Dogs, like people, can have seizures. They also can dream. It’s important for owners to distinguish between seizures and the twitching that commonly occurs when dogs are dreaming. There are some characteristic traits associated with seizures and dreaming that can help differentiate between these two conditions.
- Dogs always are sleeping and lying down when they dream. They often have seizures when they are awake, although they are unconscious while the seizure is actually happening. They also can have seizures during sleep.
- Dogs that are dreaming may or may not have their eyes open. Usually, their eyes will at least be partially closed, and they will look peaceful and relaxed. During a seizure, a dog’s eyes typically are wide open, and they have a blank look on their face.
- A sleeping dog that is dreaming may cry out once or twice or give occasional short barks. When a seizing dog vocalizes, it moans, howls or screams. This can be the worst part of the experience for its owner. Fortunately, this is involuntary and not a sign of pain or distress.
- Dreaming dogs often twitch, shake, paddle and kick with their legs as if they are running in place or chasing a bunny. Dogs having seizures tend to be stiffer and more rigid.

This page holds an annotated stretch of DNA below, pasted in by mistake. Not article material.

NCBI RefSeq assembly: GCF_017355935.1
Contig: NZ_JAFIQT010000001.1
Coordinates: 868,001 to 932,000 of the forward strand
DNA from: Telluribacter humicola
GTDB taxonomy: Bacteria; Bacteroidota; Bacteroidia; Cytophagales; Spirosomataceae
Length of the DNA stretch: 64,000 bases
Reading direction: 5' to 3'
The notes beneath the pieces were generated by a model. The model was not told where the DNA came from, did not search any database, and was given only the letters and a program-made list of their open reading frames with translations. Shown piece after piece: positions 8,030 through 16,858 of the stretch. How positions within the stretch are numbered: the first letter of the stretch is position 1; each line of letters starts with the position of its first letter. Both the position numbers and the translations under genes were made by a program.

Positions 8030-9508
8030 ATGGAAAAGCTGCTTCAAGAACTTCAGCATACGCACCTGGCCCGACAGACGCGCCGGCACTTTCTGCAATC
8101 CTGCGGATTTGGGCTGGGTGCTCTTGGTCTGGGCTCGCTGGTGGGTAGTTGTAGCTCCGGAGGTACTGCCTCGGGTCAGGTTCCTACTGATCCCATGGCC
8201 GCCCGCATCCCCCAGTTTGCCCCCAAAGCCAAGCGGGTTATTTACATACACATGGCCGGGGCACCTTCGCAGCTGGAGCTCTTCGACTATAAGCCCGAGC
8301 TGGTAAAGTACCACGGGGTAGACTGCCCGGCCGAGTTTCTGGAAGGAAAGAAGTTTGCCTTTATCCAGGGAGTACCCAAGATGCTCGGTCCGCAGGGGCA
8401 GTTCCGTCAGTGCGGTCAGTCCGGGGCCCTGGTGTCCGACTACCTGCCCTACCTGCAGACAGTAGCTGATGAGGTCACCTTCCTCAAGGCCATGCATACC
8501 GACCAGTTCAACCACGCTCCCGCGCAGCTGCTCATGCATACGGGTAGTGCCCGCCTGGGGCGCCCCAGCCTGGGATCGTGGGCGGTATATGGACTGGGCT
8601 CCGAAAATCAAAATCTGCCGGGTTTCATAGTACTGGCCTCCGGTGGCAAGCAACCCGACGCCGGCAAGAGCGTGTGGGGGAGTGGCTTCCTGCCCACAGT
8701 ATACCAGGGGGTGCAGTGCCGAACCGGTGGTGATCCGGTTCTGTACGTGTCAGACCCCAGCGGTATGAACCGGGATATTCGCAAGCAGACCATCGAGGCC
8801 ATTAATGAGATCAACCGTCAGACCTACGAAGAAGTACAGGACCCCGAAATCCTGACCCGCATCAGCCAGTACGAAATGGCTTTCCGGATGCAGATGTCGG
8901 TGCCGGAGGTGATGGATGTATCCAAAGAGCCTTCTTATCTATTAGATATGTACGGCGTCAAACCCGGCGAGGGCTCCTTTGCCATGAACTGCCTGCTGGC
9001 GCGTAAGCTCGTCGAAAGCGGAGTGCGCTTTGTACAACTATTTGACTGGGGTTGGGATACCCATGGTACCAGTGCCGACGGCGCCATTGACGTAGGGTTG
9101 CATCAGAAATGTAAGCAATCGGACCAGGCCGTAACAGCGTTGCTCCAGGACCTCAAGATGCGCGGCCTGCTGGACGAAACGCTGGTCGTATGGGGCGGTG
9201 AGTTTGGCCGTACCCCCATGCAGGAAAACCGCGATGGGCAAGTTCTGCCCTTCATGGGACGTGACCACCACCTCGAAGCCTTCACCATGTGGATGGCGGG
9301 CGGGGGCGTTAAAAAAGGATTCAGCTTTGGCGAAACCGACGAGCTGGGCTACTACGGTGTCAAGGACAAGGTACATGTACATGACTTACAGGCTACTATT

- The motions of a dog that is dreaming usually are intermittent and brief, while seizure activity typically lasts longer.
- Dogs can easily be awakened when they are dreaming during sleep. Seizures cannot be interrupted.
- Seizures typically involve violent muscle activity, uncontrollable shaking and thrashing about. The movements associated with dreaming are more gentle and shorter-lasting. The sleeping dog's body is relaxed, except for the twitching legs, feet and lips. Their eyes are entirely or partially closed, and their facial expression is peaceful.
- Dogs often have trouble walking after they have a seizure. They usually don’t have this problem after waking up from a dream.
- Most dogs are disoriented and confused following a seizure. They are not disoriented or confused when they wake up from a dream.
- Dogs frequently bite their tongue, foam at the mouth and drool during a seizure. Dreaming dogs rarely show these signs.
- Dogs may vomit, urinate and/or defecate during a seizure. This doesn't happen in dogs that are dreaming.
- Dreaming dogs breathe normally. Dogs that are seizing tend to have labored breathing.
- Seizures often happen when a dog is excited, although they also can occur during sleep. Dreams only happen when a dog is sleeping and relaxed.
Owners usually can tell whether their dog is dreaming or having a seizure, especially once they have witnessed a seizure. It probably is best not to wake a dog up while it is dreaming (it is impossible to “wake a dog up” during a seizure). Let sleeping dogs lie.